Analogy time:
Roads- the internet is like the system of roads. major roads are paid for by the government or often companies, driveways are paid by the homeowner, etc. If you want to send anything on the roads you have to rent frieght from a frieght company (the ISP) or get your own truck (my theoretical ISP).

Power- the grid is like the internet. electric companies are like the ISPs. But, If I really want to and I am rich, I can contract a direct line from a power plant that, in effect, is still part of the grid but eliminates the middle man of the electric company.

There has to be a way to do this. Otherwise, ower ecconomy simply isn't run on capitalism but, instead, a sort of corporate communism.

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In the US....

by ---TK--- In reply to Agreed but.....

In the beginning there was ARPANET which was put up by the US defense department, who also came up with the wonderful so easy to trace TCP/IP...

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Roads are PUBLIC INFRASTRUCURE.

by 1bn0 In reply to Agreed but.....

Paid for by taxes. For the express purpose of providing access to the raveling public. Even then there are TOLL roads where they charge you extra.

Communication links in N.A. are majority privately owned. By the Telcos. Even in those countries where the Governemnt "owns" the telco. The telco is generally run as a commercial entity and "owns" its infrastructure under that corporation.

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You too can be a GSP!

by LarryD4 In reply to hmmmmmm........

AT&T is not the only GSP, but AT&T is one of the few telecommunications companies that have wiring spanning the globe.

Globaly their are about 20 true "GSPs"

GSP's are simply large scale telephone companies. They have their own routes for communications across the country, continent, globe. Whether its land line copper,fiber backbones, oceanic cabling. or cross continent satelite, they have a means to get your network packets from one place to another.

Most ISP's will have atleast two GSP's, the "Main" account and the backup. The billing cycle on these types of account can be based on bandwidth usage or could be a flat rate for a certain sized pipe. Usually, in an ISP, your main "pipe" is a flat rate and your backup is a per bandwidth charge. So while your not using your backup the fee is nominal.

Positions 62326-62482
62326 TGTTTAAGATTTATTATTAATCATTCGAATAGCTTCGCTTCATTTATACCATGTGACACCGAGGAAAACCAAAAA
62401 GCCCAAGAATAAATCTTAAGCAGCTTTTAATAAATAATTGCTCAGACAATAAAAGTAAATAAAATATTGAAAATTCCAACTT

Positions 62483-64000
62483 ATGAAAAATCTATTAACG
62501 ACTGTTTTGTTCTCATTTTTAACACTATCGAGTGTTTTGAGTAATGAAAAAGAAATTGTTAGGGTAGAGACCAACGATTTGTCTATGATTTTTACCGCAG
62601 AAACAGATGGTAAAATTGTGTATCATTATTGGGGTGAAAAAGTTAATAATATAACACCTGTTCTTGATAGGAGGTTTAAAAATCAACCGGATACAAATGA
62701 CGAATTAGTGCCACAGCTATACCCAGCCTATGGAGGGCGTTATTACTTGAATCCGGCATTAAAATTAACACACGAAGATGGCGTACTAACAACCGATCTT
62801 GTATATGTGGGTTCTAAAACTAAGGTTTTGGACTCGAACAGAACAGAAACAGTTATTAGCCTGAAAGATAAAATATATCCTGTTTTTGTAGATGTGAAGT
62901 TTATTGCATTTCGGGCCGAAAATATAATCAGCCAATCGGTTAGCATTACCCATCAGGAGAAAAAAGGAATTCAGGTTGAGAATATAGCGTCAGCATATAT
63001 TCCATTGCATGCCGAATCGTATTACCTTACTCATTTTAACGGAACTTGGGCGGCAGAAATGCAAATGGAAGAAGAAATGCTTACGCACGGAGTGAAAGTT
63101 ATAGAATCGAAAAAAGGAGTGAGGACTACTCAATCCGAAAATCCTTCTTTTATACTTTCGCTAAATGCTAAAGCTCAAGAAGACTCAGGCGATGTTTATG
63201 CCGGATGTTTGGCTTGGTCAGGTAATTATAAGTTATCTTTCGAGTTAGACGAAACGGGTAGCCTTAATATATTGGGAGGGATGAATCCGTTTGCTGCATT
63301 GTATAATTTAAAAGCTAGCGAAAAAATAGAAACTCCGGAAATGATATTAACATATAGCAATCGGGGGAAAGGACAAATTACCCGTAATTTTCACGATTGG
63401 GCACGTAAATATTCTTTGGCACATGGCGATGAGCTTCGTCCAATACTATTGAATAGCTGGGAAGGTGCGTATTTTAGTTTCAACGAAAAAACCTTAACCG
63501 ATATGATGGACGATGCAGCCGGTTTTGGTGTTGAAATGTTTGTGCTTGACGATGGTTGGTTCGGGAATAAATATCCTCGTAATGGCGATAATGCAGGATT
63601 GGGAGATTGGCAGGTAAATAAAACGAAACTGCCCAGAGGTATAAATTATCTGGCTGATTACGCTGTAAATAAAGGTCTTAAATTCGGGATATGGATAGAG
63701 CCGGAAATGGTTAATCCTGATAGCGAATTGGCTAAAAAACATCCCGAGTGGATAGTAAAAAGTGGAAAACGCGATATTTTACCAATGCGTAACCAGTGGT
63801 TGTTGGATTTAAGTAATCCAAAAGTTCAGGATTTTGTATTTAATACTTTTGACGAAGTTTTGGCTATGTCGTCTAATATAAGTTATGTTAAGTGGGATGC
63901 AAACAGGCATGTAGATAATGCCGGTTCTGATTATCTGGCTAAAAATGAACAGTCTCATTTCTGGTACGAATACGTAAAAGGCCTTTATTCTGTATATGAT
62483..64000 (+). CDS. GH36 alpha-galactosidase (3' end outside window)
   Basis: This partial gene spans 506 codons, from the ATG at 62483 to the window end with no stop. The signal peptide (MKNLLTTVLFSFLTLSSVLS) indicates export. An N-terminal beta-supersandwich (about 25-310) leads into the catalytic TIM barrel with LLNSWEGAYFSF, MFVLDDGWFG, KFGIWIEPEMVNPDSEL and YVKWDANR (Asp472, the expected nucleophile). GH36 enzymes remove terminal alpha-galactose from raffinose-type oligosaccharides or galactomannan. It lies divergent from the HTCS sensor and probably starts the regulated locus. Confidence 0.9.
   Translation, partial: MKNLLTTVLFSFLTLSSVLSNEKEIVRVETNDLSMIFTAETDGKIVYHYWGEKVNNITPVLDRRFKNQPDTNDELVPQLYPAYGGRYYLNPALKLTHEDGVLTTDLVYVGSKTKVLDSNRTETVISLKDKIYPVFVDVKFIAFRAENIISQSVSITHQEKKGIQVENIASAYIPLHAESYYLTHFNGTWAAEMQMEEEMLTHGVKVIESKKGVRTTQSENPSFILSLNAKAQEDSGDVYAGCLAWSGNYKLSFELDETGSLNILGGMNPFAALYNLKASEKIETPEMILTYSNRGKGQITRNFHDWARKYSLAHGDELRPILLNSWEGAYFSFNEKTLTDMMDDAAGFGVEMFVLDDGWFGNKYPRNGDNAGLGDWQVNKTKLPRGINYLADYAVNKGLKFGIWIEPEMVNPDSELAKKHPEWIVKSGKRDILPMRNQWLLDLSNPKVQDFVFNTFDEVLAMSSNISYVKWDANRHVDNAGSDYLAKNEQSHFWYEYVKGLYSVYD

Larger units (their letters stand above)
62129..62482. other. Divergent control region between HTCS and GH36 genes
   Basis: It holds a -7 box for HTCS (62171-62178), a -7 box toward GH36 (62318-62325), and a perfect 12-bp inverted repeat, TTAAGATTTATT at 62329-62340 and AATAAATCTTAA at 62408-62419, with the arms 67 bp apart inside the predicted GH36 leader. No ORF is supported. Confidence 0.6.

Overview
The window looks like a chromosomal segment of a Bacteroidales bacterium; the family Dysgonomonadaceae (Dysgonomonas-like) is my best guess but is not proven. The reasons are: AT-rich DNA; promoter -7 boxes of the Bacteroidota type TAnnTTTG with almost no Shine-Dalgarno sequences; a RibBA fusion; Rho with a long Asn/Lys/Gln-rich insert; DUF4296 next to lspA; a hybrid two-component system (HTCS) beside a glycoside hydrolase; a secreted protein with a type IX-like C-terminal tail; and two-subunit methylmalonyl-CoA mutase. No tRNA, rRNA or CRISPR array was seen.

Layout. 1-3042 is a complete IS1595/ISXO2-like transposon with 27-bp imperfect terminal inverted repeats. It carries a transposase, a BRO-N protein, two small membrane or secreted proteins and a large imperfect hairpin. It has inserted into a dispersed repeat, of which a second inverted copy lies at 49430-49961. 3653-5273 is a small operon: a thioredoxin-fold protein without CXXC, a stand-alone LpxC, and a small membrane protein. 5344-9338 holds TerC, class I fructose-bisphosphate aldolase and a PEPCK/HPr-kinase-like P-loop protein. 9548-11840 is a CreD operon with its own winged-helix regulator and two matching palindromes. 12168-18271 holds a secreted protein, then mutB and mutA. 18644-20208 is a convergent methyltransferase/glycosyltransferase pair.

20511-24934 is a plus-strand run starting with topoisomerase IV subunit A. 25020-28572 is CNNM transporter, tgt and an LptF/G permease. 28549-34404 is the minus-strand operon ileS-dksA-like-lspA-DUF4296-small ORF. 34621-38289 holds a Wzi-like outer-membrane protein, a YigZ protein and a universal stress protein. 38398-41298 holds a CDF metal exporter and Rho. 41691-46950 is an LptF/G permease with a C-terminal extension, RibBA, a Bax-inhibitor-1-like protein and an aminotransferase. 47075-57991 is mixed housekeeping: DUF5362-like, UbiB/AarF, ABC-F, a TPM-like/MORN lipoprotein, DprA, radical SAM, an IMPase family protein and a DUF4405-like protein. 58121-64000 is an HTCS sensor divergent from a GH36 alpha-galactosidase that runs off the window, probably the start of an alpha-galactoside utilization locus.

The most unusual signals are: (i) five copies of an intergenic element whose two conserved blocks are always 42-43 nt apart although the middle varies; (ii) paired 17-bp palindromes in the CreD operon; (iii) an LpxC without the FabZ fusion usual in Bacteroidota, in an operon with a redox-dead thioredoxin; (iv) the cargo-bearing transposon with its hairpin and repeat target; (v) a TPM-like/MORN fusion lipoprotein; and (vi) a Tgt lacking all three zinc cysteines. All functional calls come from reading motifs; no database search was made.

The lines between ISP and GSP are getting vague. You need a boat load of money to setup a true ISP and from what I have seen lately, most ISPs contract out their actual server farm and bandwidth provisioning.

Their are tons of server farm companies out their and a lot of them have the money, size and need to actually be a ISP and have multiple GSP connections as backup and alternate GSP's for connections to different continents. So in theory you can setup an ISP in your office and never need to buy any hardware.

But I'm geting off the subject.

The internet itself is not owned in any way shape or form by the government. In essence the Internet is an interconnection of different companies telecommunications networks. They all agree to pass packets back and forth to each other to allow "commerce" to occur between competing Telecommunication networks. But their is really no rules on how to act.

Hence the big fiasco with Vonage and Verizon and the process of prioritizing packets for VoIP phone calls for your users.

Is the internet free? Sure.

If you have about 750 million to buy the hardware, lease the satelite bandwidth, or just launch your own!

Then you too can become a GSP!

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Flaw in your logic.

by CharlieSpencer In reply to hmmmmmm........

"They should be requiring to sell these blocks. if our society is capitalism, then if they don't sell anymore blocks, there will never be any new competitors..."

Capitalism doesn't REQUIRE someone to sell an asset. It also doesn't require assisting the development of new competitors, only not blocking that development or the continuation of existing competitors (at least as we implement capitalism in the U.S.)

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Not really true

by winthrop.polk In reply to Flaw in your logic.

There are monopoly laws to prevent any one company from providing any single service or product. There are also laws to prevent companies from working together to price fix. The problem is, when companies get as large as they are today by gobbliing up the smaller companys, you end up with only a few companies providing the service. Price fixing then becomes almost impossible to enforce. When these large companies start working together to determine a price for their service, we cease to have capitalism but instead, something new never before seen.

You say "It also doesn't require assisting the development of new competitors, only not blocking that development or the continuation of existing competitors". If they only sell the blocks to established GSPs, don't you consider this blocking the development of new competitors?